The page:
Hester, you’ve created one of the angriest, ugliest
heroines in literature. Why did you make her so very ugly and
I made Hester ugly just in order to distinguish
her from beautiful heroines you usually find in
fantasy novels. Her angriness
followed naturally. I think she’s a very romantic, attractive
person who’s stuck with a hideous face, so it seemed right
that she’d be a bit tetchy. Even I was surprised by just
how nasty she turned out as the series progressed, but I hope
she never entirely loses the readers sympathy.
mentioned urban sprawl and the loss of countryside as the
inspiration for Municipal Darwinism and the reign
of the Traction Cities, but it also makes a hideous kind
of sense as the natural conclusion to our unsustainable consumer
culture. It’s a terrifying, brutal world that you’ve
imagined, but I can’t help wondering if you share a
little of Tom’s delight and fascination with these
gigantic, awe-inspiring moving cities…?
I’ve tried not to make the world of Mortal Engines
too black and white, as I didn’t want to end up writing
another good-versus-evil fantasy. So, yes, there are lots of
good things about the cities, and lots of decent city-dwellers.
And yes, there is something heroic about these giant machines.
give us an interesting (and rather impish) take on the whole
concept of ‘history’, especially the interpretation
of artefacts. Preposterous conclusions are drawn from the
most mundane objects, while the really important lessons
from the past are forgotten; that people tend to make the
same mistakes and so history inevitably repeats itself. Is
this really your view, or purely for the purposes of the
I’ve always been interested in history, and loved museums,
which is why they feature so much in the books. The misinterpreted
artefacts are mostly there as jokes. But I don’t think
people ever learn from history; we do keep on making the same
doesn’t appear in A Darkling Plain, but I’m
(almost) fully convinced that she is just fine back in Anchorage!
In Predator’s Gold and Infernal Devices, unlike Hester,
she seemed to gain experience and self-knowledge without
sacrificing her innocence. Did you develop Freya’s
character to counterpoint Hester’s? Freya is living
happily ever after in Anchorage.
I don’t think I consciously thought her up as an anti-Hester,
but she deserved a happy ending, which is why I didn’t
let her get caught up in all the disasters and excitements
of A Darkling Plain.
writing the four books, did you imagine lots of additional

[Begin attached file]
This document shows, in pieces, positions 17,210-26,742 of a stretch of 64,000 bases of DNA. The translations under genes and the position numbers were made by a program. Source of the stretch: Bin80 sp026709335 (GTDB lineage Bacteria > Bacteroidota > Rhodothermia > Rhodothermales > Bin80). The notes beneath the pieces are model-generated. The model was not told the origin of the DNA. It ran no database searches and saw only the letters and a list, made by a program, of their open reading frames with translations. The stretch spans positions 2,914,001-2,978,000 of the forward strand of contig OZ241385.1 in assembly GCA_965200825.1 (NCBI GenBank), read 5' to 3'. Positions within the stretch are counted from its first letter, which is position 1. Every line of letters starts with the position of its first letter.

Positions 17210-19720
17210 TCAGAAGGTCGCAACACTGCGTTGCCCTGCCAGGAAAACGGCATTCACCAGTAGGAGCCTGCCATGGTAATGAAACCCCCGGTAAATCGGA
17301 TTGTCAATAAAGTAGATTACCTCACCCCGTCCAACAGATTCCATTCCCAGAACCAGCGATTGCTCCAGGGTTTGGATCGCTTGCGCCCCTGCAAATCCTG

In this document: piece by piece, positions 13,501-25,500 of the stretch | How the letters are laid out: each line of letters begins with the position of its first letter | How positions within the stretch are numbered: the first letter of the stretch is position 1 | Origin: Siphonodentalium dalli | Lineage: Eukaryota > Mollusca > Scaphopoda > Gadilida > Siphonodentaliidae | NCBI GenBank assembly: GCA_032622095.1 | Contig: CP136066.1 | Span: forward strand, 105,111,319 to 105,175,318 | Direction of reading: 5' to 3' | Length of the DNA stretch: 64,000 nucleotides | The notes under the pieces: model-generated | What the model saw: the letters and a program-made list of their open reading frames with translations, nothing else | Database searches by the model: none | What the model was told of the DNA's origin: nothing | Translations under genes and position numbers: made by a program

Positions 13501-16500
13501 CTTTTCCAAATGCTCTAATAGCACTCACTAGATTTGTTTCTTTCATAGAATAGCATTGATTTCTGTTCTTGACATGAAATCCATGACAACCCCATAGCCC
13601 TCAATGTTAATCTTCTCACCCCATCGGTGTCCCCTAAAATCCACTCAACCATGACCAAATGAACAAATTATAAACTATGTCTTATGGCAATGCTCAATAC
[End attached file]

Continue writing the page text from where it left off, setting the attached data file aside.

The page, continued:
prehistory for the world of Mortal Engines, or back-story
for some of the more enigmatic characters?
Inevitably I have come up with quite a few ideas which didn’t
make it into the books, both about how the world of Traction
Cities came about and about the lives of people like Pennyroyal,
Valentine and Orla Twombley. Some of these might eventually
be published in some form, possibly on my website www.philipreeve.co.uk which is slowly but surely being constructed. I also have vague
plans for some prequels, set in the early days of Municipal
said that you avoid reading contemporary children’s
fiction, but you’re clearly very appreciative of creative
work in other genres; there’s much fun to be had unpacking
your references to film, literature, popular culture, etc.
Which other creators have fuelled your imagination?
I love reading, and also spend a lot of time watching films
and TV, all of which have coloured the world of the quartet.
There are too many points of reference to list but Mortal Engines
owes some fairly obvious debts to James Bond and Star Wars,
while Uncle and the Lost Boys in Predator’s Gold are
probably related to Fagin and his gang in Oliver Twist. Throughout
the quartet a lot of airships and flying machines take their
names from songs, poems, other people’s characters, my
favourite actresses etc. But I don’t think it makes any
difference to your enjoyment of the story if you don’t
know that (for instance) Itsy Bitsy Teeny Weenie Yellow Polkadot
Machiney is (almost) the title of a 1960’s pop song.
I just used it because it sounded right!
ending of A Darkling Plain is astonishing and very moving;
it changed my perception of everything that had gone before.
How did you arrive at such a remarkable conclusion?
As soon as I realised that I was going to have to write sequels
to Mortal Engines I knew that I wanted to tell the whole story
of Tom and Hester, and of the final years of Municipal Darwinism,
so the final chapter of A Darkling Plain has been in my mind
for some years. The difficult bit was working out the 1,100-odd
pages that lead up to it.
you working on your next book? If so, can you give anything
I’ve just started working on my next novel for Scholastic.
I wanted to do something without machines in it for a change,
so this one is a historical novel set in the Dark Ages, down
among the muddy, bloody roots of the Arthurian legends. It’s
all horses, heather and homicide, and great fun to write. I
also have a Victorian space-adventure called Larklight coming
out in October, published by Bloomsbury.
© 2006 Mai Lin Li